The research focus areas include:
Dr. Kalle Ruttik, Dr. Usman Sheik, Dr. Fayezeh Ghavimi, M.Sc. Estefanos Menta, M.Sc Behnam Bahidi, M.Sc. Hamidreza Shariatrmadari, M.Sc. Aleksi Marttinen
- 5G Ultra dense networks (UDNs)
Network densification is one of the key approaches to meet the 5G data rate targets in the enhanced Mobile Broadband (eMBB) scenario. In UDNs, the base stations are embedded in lampposts. If UDNs are used to serve vehicular traffic, the number of handovers is going to be large and unless the handover procedures is changed, the associated handover signaling will become a bottleneck. In Take-5 project, we are developing an UDN testbed system to test new mobility concept, in which the network follows the user based on uplink beacons and the transmission and selects the reception points (TRPs) in a transparent manner without the need for explicit signaling between the network and user equipment. This work we do in close collaboration with Huawei.
- 5G Ulra reliable low latency communications (URRLC)
URRLC is targeted for mission critical communication applications that have tight requirements in terms of link reliability and latency. To meet the set reliability target of >99.999%, not just the communication link need to be reliable but also all the control signaling associated with the communication need to be reliable. We have been studying the impact of control channel reliability on URLLC. We are subcontracted by Nokia to perform this research. The work belongs to WIVE project.
- Capillary networks for machine type communications
In capillary networks, a short range wireless (sensor) network is connected to Internet through cellular connectivity. An example application is tracking of people, material and tools in construction sites based on Bluetooth beacons. This we have implemented in iCONS project.
- Cloudification of Narrowband IoT base station
We have implemented NB-IoT base station using software defined radio using C++. The base station does all base band processing in a standard Linux computer or container.
Y. D. Beyene et al., "NB-IoT Technology Overview and Experience from Cloud-RAN Implementation," in IEEE Wireless Communications, vol. 24, no. 3, pp. 26-32, June 2017.
Dr. Ruifeng Duan, M.Sc Behnam Bahidi, M.Sc M.Sc Xiyu Wangm, M.Sc. Hany Elemy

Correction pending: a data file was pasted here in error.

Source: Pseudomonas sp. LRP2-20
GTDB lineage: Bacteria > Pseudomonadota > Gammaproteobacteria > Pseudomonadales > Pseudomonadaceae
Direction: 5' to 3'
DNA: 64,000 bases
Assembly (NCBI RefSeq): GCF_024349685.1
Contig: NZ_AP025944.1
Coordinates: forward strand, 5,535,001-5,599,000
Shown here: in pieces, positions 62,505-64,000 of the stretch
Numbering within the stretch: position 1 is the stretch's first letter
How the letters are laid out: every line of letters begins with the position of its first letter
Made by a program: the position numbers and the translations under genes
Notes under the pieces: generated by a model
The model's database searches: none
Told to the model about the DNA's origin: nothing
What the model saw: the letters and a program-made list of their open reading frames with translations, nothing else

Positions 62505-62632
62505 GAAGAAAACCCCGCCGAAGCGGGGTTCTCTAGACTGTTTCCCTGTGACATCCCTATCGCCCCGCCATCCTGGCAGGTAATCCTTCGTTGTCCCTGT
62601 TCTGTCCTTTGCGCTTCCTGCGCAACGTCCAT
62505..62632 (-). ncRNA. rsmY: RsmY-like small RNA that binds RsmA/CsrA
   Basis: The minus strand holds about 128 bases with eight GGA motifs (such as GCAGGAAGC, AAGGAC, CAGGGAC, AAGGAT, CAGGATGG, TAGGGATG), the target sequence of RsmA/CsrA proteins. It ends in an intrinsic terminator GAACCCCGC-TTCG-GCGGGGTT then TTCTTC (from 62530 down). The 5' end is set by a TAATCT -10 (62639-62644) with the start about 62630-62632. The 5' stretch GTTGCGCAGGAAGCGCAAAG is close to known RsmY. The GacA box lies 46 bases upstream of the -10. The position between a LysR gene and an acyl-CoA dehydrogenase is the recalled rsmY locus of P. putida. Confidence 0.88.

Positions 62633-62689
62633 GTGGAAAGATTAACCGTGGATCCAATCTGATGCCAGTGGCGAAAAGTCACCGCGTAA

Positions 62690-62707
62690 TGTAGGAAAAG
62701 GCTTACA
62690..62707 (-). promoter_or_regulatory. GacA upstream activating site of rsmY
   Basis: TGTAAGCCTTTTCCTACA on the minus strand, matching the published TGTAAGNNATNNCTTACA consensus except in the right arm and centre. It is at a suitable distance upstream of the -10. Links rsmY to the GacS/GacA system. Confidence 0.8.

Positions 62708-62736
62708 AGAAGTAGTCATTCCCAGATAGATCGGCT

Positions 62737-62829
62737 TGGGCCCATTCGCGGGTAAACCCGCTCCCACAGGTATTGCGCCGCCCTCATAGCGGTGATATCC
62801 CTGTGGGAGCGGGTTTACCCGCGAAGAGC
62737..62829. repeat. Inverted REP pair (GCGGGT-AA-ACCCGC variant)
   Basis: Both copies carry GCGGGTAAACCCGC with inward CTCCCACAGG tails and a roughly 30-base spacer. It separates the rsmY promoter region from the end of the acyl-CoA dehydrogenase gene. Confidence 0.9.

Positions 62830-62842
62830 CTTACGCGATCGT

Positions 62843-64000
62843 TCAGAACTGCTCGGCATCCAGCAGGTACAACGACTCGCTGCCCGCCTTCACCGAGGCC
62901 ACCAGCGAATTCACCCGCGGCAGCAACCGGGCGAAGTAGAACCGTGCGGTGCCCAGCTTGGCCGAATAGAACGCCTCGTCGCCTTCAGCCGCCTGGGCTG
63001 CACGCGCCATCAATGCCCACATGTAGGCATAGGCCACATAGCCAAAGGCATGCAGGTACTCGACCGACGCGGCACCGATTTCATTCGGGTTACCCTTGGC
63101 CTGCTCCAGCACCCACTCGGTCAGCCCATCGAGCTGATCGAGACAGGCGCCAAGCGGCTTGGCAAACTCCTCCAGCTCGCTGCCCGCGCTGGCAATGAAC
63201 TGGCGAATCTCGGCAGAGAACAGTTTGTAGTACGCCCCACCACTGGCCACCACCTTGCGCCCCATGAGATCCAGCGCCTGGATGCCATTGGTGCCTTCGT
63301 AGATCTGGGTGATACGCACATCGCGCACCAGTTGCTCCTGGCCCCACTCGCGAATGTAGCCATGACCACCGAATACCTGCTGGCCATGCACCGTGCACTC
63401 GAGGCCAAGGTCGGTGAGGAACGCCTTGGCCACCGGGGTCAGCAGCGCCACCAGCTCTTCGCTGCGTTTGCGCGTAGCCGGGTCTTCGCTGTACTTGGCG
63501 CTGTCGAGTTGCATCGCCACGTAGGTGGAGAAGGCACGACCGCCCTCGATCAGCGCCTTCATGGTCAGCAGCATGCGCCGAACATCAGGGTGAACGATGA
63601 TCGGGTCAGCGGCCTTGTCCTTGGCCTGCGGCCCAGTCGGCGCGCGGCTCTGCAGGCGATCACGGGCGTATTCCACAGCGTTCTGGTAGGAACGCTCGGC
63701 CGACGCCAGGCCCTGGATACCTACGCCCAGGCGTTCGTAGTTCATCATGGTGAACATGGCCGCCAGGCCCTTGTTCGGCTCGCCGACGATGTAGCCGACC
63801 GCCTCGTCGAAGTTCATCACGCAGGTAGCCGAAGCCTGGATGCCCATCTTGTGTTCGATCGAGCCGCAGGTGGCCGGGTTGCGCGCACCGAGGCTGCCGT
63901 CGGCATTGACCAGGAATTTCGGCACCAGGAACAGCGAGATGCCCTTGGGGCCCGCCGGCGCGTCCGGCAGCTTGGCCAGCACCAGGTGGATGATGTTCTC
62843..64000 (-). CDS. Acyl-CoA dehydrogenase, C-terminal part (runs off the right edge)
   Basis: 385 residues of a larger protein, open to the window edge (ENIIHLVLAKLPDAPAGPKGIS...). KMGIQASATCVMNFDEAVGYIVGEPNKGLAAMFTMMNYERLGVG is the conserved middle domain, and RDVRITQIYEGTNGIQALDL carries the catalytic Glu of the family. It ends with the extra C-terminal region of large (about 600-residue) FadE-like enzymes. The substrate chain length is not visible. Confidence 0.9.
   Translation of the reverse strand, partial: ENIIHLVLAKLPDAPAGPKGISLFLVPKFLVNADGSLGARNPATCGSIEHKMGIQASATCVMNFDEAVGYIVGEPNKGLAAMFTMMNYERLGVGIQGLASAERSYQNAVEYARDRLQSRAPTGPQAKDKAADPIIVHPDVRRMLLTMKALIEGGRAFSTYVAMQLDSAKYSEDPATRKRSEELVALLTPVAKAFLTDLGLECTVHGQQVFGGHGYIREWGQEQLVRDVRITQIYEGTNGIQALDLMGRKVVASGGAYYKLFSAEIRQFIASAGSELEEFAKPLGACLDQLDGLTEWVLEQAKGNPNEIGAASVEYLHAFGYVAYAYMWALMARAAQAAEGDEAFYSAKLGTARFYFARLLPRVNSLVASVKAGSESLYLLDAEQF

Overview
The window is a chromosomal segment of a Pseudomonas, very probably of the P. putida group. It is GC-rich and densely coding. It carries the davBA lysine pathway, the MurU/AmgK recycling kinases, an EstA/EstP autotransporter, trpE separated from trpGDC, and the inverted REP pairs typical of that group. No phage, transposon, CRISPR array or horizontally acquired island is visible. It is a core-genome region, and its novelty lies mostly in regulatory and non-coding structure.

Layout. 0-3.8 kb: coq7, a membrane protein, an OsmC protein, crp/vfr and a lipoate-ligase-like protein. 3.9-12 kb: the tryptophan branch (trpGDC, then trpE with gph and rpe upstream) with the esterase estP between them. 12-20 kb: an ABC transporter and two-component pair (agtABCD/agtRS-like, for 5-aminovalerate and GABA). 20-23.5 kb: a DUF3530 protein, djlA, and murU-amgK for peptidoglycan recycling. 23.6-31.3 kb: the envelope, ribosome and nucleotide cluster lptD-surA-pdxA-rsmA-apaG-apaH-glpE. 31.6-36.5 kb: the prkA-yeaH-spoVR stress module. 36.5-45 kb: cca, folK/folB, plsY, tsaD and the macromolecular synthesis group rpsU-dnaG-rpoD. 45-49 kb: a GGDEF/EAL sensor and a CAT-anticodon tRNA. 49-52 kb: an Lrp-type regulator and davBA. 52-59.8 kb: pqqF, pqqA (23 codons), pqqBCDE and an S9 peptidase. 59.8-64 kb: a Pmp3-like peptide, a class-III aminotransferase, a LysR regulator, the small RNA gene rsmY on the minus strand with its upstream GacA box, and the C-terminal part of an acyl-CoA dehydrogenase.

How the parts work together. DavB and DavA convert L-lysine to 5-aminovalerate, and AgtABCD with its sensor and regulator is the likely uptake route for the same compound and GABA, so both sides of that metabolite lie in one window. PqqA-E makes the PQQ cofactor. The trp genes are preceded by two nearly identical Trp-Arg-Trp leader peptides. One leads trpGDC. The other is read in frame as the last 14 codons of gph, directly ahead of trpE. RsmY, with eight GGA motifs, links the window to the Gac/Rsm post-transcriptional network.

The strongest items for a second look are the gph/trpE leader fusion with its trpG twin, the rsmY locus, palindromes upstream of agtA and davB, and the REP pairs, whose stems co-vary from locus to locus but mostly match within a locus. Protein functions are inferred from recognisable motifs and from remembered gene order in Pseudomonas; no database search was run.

- Ambient backscatter communications (AmBC)
In AmBC, a device communicates by modulating and backscattering the ambient signal imping at its antenna. In our research, we have focused on developing methods to jointly decode the ambient signal transmitted by a legacy system and the backscattered signal at the receiver. This work is done in collaboration with University of Houston (Prof. Zhu Han and Pan Miao) in Academy of Finland – NSF WiFIUS research program project AIMHIS. Our analysis suggest that in a fading channel, the presence of AmBC nodes increase the total achievable rate in the system. This excess capacity can be shared between the AmBC and legacy systems.
R. Duan, R. Jäntti, H. Yiğitler and K. Ruttik, "On the Achievable Rate of Bistatic Modulated Rescatter Systems," in IEEE Transactions on Vehicular Technology, vol. 66, no. 10, pp. 9609-9613, Oct. 2017.
- Quantum backscatter communications (QBC)
Quantum illumination (QI) is a revolutionary photonic quantum sensing paradigm that enhances the sensitivity of photodetection in noisy and lossy environments. The scheme is not limited to any particular frequency and has been demonstrated in microwave domain as well. Just like the backscatter communications bears close resemblance with radar, the quantum backscatter communciations scheme proposed by us is similar to the quantum radar. Our research work aims at investigating the possibilities of using QI to enhance the backscatter communications in extremely low signal-to-noise ratio conditions. Our first paper on the topic is
R. Jäntti, R. Di Candia, R. Duan and K. Ruttik, “Multiantenna Quantum Backscatter Communications,” In Prof. IEEE Globecom 2017, Singapore, December 2017.
Dr. Ossi Kaltiokallio, Dr. Hüseyin Yiğitler
- Device free localization (DFL)
In recent years, Received Signal Strength based DFL has emerged as an attractive technology for passive indoor localization and a comprehensive number of works have proven its accuracy in indoor environments. However, multipath propagation and improper modeling of the indoor propagation channel degrade the performance of these works significantly. The objective of our research is to accurately model human-induced changes in the propagation channel and to mitigate the undesirable effects of multipath propagation. The research also focuses on developing algorithms to enable real world DFL deployments. Through these contributions, the research enables improvements in localization accuracy, cost efficiency and usability of DFL. This work is done in Academy of Finland funded “RF Inference” project.
- Respiration rate monitoring
Besides DFL, we have applied the improved models to develop novel estimation methods for human respiration rate estimation based on received signal strength measurements.
Cloud RAN for Indoor DAS:
LTE network controlled D2D for mission critical MTC:
Low-power Remote Intrusion Monitoring Using Radio Tomographic Imaging: